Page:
You will be able to buy stuff at your authorized retailer without logging into your bank (or without visiting the retailer site, but from yours bank app). There is no need to provide credit card number, probably even shipping address or any data. The bank can automatically offer you a purchase by installments. Or it can give you a discount, because of your history of frequent past transactions online and offline with this retailer (there will be no need for customer loyalty cards anymore).
The bank can become an advertising channel for the retailers too, offering personalized promotions for its customers. This should be opt-out, but if your cell-phone contract is ending, and BankBot messages you with a really great offer for a plan with a cheap newest iPhone, and you can buy it instantly with one click, would you mind?
By building the thriving ecosystems banks and third parties can both win. And we hope customers will too.
Want to know more? Talk to us!
If you want to know more about K2 Bank solution, it’s design, technology behind the BankBot, and possibilities of implementation, don’t hesitate to contact us.
Of course conversational interfaces like BankBot can be used not only in banking, but also insurance, online commerce, travel, healthcare and many other industries.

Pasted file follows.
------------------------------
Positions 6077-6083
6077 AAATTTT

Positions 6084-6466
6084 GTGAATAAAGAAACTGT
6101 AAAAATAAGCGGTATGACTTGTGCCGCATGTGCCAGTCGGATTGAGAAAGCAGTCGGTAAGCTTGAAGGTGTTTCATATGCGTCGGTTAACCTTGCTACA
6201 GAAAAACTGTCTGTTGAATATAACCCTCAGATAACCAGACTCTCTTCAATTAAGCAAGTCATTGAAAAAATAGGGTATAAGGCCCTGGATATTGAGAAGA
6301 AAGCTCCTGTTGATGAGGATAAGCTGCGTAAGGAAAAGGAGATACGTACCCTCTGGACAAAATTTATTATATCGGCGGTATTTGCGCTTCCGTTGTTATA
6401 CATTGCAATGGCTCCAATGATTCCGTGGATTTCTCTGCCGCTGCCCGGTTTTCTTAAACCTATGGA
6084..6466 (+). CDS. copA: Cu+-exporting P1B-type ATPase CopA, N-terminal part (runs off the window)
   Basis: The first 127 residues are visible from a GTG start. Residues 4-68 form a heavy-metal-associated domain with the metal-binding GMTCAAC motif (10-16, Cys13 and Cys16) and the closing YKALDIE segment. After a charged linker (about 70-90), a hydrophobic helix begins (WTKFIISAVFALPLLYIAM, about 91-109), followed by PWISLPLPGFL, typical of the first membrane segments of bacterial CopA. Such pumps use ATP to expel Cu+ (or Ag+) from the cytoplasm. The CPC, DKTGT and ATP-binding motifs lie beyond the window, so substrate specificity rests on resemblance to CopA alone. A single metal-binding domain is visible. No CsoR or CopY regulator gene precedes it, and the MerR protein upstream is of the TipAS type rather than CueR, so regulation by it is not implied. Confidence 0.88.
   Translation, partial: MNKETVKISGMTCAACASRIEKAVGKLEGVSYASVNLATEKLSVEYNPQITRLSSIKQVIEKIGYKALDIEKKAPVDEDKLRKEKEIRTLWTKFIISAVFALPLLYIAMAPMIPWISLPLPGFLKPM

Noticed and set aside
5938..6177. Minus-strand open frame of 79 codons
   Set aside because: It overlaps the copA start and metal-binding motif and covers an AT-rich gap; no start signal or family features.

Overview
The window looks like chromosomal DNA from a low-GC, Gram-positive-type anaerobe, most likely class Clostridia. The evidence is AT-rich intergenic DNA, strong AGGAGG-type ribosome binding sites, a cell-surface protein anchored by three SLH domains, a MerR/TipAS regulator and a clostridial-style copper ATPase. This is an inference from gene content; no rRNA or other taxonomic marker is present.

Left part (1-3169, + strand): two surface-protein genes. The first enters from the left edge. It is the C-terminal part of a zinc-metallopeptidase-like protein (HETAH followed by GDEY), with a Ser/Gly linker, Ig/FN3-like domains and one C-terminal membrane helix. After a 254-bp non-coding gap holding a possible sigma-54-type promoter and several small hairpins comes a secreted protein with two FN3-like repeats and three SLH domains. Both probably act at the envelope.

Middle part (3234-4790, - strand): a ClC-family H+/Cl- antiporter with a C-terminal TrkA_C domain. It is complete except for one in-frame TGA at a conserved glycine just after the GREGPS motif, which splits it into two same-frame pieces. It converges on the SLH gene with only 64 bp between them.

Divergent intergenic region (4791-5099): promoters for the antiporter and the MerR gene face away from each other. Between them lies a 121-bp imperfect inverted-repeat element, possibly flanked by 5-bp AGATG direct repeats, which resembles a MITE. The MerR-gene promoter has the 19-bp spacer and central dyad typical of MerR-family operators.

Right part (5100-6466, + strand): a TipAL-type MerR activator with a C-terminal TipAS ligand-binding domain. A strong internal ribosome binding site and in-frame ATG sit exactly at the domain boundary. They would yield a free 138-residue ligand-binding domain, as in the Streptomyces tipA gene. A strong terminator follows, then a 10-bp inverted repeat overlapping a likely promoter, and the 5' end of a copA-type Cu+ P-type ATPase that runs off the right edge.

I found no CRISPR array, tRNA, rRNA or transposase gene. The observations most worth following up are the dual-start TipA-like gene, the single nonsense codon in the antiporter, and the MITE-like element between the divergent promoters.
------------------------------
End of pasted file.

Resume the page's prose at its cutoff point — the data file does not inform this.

Please write to Maciej Lipiec, K2’s User Experience Director, at firstname.lastname@example.org
You can read more about K2 Bank in this article at Chatbots Magazine:
The truth about online banking interfaces is that they are usually terribly complex. Chatbots make it easy.chatbotsmagazine.com
Also please check out our project on Behance.
K2 Internet is a leading digital product design and communications agency in Poland. We develop digital services, apps and websites with a strong focus on user experience. We have a long-time experience partnering with financial institutions — in the last 10 years we helped to envision, design and develop over 10 transactional systems for the biggest banks in Poland.
Stanusch Technologies is K2 Bank’s technology provider for BankBot. The company is involved in research and development of the use of artificial intelligence in business. It carry out projects related to natural language processing and semantic information retrieval. It has become a world leader in the number of carried out projects of virtual advisors/chatbots.